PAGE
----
Is Microsoft Finally Carrier Grade?
While not the first to trial or launch such a service, Swisscom is the first European operator to do so using Microsoft Corp.'s (Nasdaq: MSFT) IP TV platform (see Italians & Triple Play: It's Amore, France Telecom Intros TV Over DSL, and Neuf Telecom Plans TV Over DSL).
The software, which manages and delivers TV and video content over broadband access networks, was launched last year (see Microsoft Sells IP TV to Carriers and Alcatel Demos IPTV Using WM9). Swisscom's Bluewin unit is teaming Microsoft's software with set-top boxes from Thomson and a TV signal encoding system from Tandberg in a four-month trials, with a view to launching commercial services in 2005.
Swisscom is the first carrier to go beyond a lab or "affiliated users" trial with the Microsoft system, says Ed Graczyk, director of marketing at the software giant's TV division. Swisscom first announced it was checking out Microsoft's system last November (see Swisscom Picks Microsoft IPTV).
Graczyk says Microsoft's other named carrier customers -- Canada's BCE Inc. (NYSE/Toronto: BCE), India's Reliance Infocomm Ltd., and RBOC SBC Communications Inc. (NYSE: SBC), -- are at various stages of deployment. He adds that SBC is planning field trials before the end of the year. (See Bell Thinks Outside the Box, Reliance, Microsoft Team on IP TV, and SBC's $6 Billion Banquet.)
In addition, Graczyk claims that a number of other "brand-name carriers" that don't currently want to be named, including European and Asian operators, are also testing the system.
So is this the software that will finally give Microsoft credibility with carriers? It could be, says Scott Clavenna, chief analyst at Heavy Reading, who has been delving into the triple-play space (see Telco Video & VOIP Stakes Rising and Video Profits on Pause?). He says, "the recent endorsement from SBC is huge," and reckons there's a "very large market opportunity" for Microsoft's platform as it also works over FTTP and cable networks (see Microsoft TV Launches Cable Software).
Naturally, Graczyk is bullish about his company's prospects and dismissive of the possibility for any head-on competition. He says that, although there are "niche" players, such as Kasenna Inc., Myrio Corp., and SeaChange International Inc. (Nasdaq: SEAC), that compete with part of Microsoft's platform, "no other provider has the end-to-end system, from encoding to the user, that we do."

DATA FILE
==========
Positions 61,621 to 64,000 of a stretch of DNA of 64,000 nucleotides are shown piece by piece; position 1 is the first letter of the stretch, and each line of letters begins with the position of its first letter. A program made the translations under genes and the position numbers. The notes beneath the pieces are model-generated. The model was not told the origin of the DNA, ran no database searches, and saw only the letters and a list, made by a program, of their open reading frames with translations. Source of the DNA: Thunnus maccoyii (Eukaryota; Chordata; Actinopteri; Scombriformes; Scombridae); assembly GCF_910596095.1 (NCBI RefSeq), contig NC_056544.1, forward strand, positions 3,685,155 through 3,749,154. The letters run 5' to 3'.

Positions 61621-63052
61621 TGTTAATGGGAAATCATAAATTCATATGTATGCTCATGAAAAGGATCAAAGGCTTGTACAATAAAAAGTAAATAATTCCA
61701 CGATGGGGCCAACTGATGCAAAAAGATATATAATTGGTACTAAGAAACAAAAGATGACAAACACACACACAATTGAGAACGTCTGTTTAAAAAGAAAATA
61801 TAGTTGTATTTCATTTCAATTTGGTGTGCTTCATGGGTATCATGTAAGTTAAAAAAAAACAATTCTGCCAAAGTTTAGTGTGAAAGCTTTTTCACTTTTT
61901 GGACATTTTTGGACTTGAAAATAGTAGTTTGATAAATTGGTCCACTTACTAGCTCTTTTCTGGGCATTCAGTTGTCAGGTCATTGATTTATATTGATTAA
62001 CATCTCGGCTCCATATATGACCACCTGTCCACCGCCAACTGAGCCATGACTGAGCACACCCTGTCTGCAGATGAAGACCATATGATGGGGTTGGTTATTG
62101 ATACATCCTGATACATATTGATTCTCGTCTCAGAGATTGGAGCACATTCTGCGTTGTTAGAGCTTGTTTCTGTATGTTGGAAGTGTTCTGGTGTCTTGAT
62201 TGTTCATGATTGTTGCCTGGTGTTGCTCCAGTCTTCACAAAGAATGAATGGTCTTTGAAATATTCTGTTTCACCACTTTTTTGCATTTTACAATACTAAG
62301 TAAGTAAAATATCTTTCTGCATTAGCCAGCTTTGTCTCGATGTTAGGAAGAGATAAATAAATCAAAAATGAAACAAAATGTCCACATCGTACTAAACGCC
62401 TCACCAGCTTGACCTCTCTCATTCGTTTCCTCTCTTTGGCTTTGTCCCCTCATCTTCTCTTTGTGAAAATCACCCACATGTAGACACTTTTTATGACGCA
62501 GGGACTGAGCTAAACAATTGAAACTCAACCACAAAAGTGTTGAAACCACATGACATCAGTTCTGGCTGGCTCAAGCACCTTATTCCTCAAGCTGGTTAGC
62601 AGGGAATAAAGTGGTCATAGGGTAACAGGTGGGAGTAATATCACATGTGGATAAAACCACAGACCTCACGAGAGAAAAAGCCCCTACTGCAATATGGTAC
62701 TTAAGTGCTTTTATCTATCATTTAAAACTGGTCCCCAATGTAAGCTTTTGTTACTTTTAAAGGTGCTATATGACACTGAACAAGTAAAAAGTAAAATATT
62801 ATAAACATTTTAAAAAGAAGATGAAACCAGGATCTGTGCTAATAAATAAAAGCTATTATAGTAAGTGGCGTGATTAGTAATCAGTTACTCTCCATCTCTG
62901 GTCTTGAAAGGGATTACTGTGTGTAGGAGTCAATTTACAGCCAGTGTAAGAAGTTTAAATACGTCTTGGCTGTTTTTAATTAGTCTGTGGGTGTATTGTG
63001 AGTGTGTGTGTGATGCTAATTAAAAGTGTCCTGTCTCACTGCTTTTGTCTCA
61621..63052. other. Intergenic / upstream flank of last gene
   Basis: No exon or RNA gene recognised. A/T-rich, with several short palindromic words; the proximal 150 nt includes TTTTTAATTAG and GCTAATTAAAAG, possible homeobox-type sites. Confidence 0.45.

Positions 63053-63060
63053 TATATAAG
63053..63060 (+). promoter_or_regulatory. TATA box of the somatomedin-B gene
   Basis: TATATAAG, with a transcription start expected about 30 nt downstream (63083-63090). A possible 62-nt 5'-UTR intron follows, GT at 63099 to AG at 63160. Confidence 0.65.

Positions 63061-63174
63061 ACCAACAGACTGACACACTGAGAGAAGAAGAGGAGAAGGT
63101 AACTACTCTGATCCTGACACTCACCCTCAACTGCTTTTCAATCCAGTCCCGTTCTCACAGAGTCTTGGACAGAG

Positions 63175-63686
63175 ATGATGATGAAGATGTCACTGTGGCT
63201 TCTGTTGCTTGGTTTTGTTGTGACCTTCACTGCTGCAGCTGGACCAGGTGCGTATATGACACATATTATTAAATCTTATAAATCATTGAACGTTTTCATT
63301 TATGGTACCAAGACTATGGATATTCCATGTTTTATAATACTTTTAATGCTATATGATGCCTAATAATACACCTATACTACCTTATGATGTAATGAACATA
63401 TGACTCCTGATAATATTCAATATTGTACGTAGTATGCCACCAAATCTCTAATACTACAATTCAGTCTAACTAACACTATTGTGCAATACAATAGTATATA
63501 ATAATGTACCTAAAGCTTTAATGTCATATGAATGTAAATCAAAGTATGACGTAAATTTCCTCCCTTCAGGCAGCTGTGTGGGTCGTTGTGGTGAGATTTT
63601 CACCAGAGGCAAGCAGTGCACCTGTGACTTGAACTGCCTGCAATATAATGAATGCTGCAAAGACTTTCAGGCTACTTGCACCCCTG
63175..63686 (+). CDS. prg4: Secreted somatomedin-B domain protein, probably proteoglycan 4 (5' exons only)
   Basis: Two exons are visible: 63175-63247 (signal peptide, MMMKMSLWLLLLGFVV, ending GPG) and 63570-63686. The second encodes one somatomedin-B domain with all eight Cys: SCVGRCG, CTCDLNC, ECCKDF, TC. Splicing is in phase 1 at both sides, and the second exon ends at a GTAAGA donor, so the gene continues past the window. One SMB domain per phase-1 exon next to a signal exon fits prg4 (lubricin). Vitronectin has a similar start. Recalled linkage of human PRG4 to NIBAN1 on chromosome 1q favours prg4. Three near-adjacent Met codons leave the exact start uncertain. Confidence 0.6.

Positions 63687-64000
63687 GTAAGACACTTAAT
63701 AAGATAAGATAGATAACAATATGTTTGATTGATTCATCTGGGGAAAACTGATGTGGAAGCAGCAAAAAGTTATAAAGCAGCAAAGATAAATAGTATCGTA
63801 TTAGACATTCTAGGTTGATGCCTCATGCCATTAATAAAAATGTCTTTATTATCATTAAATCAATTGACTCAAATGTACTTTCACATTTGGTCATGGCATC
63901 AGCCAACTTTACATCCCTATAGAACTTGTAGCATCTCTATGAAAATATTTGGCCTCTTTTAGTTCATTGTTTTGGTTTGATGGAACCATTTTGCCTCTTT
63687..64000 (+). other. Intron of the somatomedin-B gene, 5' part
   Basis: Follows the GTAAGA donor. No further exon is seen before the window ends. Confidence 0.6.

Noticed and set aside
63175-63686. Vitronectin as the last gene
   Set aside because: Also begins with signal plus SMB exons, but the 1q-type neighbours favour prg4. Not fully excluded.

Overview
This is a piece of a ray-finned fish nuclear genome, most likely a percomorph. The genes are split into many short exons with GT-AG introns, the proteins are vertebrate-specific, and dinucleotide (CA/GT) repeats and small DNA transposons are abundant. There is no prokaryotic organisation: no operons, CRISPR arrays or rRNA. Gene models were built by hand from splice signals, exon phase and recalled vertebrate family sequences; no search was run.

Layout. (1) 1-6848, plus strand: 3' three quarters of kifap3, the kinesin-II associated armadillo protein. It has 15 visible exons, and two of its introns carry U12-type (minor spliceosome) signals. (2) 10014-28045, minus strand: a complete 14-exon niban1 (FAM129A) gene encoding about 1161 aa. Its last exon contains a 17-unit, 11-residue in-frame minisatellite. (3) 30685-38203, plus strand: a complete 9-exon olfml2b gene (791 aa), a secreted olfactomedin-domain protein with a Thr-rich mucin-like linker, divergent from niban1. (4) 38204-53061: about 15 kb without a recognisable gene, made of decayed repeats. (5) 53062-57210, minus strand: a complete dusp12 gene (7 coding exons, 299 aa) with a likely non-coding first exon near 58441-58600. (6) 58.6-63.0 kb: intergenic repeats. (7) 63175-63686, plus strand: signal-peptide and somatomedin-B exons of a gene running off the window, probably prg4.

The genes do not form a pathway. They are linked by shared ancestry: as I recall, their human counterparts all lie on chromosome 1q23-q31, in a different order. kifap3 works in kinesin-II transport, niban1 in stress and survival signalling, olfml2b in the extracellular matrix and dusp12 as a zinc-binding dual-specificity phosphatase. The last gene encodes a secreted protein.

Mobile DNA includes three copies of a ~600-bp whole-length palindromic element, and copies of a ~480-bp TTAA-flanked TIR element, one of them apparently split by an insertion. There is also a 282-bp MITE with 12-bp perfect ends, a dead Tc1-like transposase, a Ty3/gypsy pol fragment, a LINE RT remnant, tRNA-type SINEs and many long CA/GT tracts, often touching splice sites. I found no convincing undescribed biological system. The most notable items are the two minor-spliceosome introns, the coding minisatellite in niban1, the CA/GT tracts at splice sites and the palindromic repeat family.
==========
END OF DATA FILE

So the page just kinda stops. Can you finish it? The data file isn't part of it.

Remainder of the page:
But what about Alcatel SA (NYSE: ALA; Paris: CGEP:PA), which has made acquisitions, developed a middleware system (the Open Media Suite) for the delivery of TV and video signals over telecom networks, and made solid progress with operators? (See Alcatel, Acer to Deploy IP TV in Taiwan, Neuf Says Oui to Alcatel, Belgacom Selects Alcatel, Telenor Opts for Alcatel's DSL, Alcatel Unveils Open Media Suite, and Alcatel Denies iMagic Fadeout.)
Graczyk says Alcatel is no more of a competitor than the other video system vendors, and that Microsoft has an advantage over the French vendor because "we are a software company, and this is a software solution. Alcatel is a hardware firm. We have the know-how and the experience."
He adds that Alcatel is considered more of a partner, as "many of our customers use Alcatel products. It's more of a 'coopetition' scenario." No one from Alcatel was available for coopecomment.
However, others in the carrier video systems sector are skeptical of Microsoft's potential. Talking at this year's Supercomm tradeshow in Chicago, Roger Shanafelt, VP of marketing at middleware vendor Myrio, said that "Microsoft has made announcements like this in the past, but they've never come through. We're waiting in the wings to see how they do. They have a great concept, but at the end of the day it's a Microsoft product." (See Myrio Rides Triple Play Wave.)
This isn't the first time Microsoft has had a crack at breaking into carrier networks, though its IP TV system looks likely to bear more fruit than its partnership with IP billing specialist Portal Software Inc. (Nasdaq: PRSF). (See Portal Gets Jiggy With Microsoft.)
— Ray Le Maistre, International News Editor, Light Reading